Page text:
Category Archives: society

Pot calling the kettle black

This is possibly the worst kind of social reformer — the one who adopts the very tactics she condemns in the pursuit of some “greater good”.

(from The Thought Kitchen)

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What happened to our National Day Songs?

This year’s National Day Song, like its recent predecessors, is forgettable. (What’s it called? Uhh… “There’s No Place I’d Rather Be”). As if admitting its own absence of originality, the lyrics and arrangement both sound like a bowdlerised “Home“.The only thing that makes this year’s song a little more memorable is that two YES 93.3 DJs have parodied it:

Their version is more likely to resonate with the public.

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What happened to our National Day Songs?

Older songs like “Stand Up For Singapore”, “Five Stars Arising” and “We Are Singapore” are jingoistic, but they gave the distinct impression that they were written to be sung by a mass of people. They were meant to be jubilant and defiant at the same time, with simple language and frequently repeated choruses set to rousing arrangements.

This was expected, if you consider that National Day Songs were meant as rallying symbols for Singaporeans — avenues to celebrate our unity.

In recent years however National Day Songs have lost all flavour, sounding like the bland tinsel songs-of-the-hour that thrive on our pop radio stations.

Is this the unintended outcome of some initially well-intentioned move to make the songs more contemporary? 1998’s “Home” could probably be considered the first of this new wave of gentler, more sentimental National Day Songs. “Home” is a memorable work, but its successors have all failed to capture the imagination and memories of Singaporeans in comparison.

I’m particularly concerned with the content of the songs. Lyrics always suggest a singer in a particular context. Where previous National Day Song lyrics implied a community in Singapore celebrating its unity and togetherness, now they are sung as if by isolated individuals comparing Singapore with other countries.

It seems to me that the target audience for the older songs was broader, encompassing all Singaporeans. The new songs however, with their emphasis on individual belonging and staying in Singapore despite having experienced life abroad, appear to be geared towards a certain class of Singaporeans which constitute a minority here. Growing, perhaps, but still a minority. The majority of Singaporeans would probably not be able to identify with the globe-trotting personae of these songs.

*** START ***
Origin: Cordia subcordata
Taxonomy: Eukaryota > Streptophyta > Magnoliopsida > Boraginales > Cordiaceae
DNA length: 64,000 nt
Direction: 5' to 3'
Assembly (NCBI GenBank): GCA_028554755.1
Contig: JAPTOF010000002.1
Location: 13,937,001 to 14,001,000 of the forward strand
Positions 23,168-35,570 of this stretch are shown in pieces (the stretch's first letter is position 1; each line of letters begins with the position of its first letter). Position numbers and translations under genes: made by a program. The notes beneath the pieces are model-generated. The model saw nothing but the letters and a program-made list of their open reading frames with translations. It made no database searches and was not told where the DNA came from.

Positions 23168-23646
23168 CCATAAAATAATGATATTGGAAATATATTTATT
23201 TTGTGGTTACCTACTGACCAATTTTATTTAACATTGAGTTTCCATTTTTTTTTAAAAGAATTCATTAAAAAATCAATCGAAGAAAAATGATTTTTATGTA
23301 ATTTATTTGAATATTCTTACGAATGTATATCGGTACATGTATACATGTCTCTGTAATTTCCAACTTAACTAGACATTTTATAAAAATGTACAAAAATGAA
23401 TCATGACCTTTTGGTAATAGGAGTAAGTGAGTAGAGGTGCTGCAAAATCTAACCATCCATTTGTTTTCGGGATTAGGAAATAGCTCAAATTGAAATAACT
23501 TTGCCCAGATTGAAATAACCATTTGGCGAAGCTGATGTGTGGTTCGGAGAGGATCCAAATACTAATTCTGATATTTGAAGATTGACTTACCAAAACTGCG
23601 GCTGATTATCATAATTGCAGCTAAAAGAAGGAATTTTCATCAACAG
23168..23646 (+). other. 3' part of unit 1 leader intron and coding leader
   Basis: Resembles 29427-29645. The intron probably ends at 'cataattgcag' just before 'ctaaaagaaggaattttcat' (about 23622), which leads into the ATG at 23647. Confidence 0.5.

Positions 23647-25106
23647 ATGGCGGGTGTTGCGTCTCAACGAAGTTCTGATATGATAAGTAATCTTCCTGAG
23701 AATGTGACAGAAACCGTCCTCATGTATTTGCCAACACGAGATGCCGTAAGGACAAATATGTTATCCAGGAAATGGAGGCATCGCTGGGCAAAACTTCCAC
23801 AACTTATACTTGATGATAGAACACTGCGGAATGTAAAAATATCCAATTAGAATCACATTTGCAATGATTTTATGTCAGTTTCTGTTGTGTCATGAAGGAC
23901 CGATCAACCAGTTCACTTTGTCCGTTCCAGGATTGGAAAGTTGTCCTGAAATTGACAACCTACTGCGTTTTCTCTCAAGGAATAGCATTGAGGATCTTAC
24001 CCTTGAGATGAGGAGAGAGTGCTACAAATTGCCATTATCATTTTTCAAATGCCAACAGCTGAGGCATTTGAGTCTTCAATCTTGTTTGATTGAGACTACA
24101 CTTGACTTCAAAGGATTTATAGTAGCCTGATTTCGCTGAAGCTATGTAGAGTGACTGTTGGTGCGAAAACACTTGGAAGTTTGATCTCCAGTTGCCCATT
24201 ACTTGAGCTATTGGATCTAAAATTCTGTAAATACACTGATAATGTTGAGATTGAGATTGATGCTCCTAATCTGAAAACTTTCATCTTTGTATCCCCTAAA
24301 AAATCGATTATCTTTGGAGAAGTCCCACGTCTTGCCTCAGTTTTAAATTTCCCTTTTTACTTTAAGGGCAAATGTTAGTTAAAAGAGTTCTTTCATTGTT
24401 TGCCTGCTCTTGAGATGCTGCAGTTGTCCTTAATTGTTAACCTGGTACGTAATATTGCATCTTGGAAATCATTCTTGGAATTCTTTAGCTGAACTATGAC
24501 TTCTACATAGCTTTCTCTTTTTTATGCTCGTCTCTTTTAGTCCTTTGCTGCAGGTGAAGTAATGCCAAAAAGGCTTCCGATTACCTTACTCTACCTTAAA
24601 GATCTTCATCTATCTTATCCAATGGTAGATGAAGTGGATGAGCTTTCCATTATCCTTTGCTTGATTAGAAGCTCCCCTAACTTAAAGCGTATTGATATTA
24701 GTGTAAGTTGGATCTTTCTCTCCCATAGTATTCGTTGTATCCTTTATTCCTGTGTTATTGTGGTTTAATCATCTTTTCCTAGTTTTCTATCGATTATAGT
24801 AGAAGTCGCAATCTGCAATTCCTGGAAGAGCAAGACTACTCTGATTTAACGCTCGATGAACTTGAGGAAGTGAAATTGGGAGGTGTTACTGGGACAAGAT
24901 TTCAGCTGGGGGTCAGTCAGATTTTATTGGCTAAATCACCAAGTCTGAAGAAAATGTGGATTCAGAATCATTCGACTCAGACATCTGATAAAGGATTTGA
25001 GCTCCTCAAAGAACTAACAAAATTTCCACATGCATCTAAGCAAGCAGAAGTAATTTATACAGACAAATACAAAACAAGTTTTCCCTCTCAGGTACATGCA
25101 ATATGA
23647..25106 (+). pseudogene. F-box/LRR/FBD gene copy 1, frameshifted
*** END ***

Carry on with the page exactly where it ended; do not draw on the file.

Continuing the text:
I wonder if this isn’t detrimental to Singapore in the long run.

The unpredictability of “cumulative advantage”

I suppose this article from the NYT will be locked away behind a subscription soon, but Duncan J. Watts describes his team’s experiment and suggests that it’s never possible to predict swings in aggregate behaviour (e.g. how popular something is) beforehand simply because “cumulative advantage” is inherently unpredictable.

The reason is that when people tend to like what other people like, differences in popularity are subject to what is called “cumulative advantage,” or the “rich get richer” effect. This means that if one object happens to be slightly more popular than another at just the right point, it will tend to become more popular still. As a result, even tiny, random fluctuations can blow up, generating potentially enormous long-run differences among even indistinguishable competitors — a phenomenon that is similar in some ways to the famous “butterfly effect” from chaos theory. Thus, if history were to be somehow rerun many times, seemingly identical universes with the same set of competitors and the same overall market tastes would quickly generate different winners: Madonna would have been popular in this world, but in some other version of history, she would be a nobody, and someone we have never heard of would be in her place.